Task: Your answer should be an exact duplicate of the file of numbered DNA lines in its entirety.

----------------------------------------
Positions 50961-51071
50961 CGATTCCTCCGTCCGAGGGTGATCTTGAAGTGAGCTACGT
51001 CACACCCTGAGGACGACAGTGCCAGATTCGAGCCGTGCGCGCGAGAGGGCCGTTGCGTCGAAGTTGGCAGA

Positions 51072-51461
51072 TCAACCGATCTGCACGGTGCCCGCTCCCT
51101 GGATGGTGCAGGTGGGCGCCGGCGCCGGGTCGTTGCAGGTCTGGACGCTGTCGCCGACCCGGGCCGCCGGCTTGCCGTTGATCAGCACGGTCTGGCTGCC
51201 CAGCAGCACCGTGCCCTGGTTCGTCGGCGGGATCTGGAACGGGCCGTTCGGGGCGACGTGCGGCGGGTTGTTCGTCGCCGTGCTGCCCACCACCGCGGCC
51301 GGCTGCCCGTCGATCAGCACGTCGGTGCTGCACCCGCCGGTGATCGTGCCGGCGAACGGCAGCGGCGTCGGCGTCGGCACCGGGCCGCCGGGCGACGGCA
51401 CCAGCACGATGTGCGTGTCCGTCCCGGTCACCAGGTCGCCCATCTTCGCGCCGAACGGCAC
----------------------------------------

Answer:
Positions 50961-51071
50961 CGATTCCTCCGTCCGAGGGTGATCTTGAAGTGAGCTACGT
51001 CACACCCTGAGGACGACAGTGCCAGATTCGAGCCGTGCGCGCGAGAGGGCCGTTGCGTCGAAGTTGGCAGA

Positions 51072-51461
51072 TCAACCGATCTGCACGGTGCCCGCTCCCT
51101 GGATGGTGCAGGTGGGCGCCGGCGCCGGGTCGTTGCAGGTCTGGACGCTGTCGCCGACCCGGGCCGCCGGCTTGCCGTTGATCAGCACGGTCTGGCTGCC
51201 CAGCAGCACCGTGCCCTGGTTCGTCGGCGGGATCTGGAACGGGCCGTTCGGGGCGACGTGCGGCGGGTTGTTCGTCGCCGTGCTGCCCACCACCGCGGCC
51301 GGCTGCCCGTCGATCAGCACGTCGGTGCTGCACCCGCCGGTGATCGTGCCGGCGAACGGCAGCGGCGTCGGCGTCGGCACCGGGCCGCCGGGCGACGGCA
51401 CCAGCACGATGTGCGTGTCCGTCCCGGTCACCAGGTCGCCCATCTTCGCGCCGAACGGCAC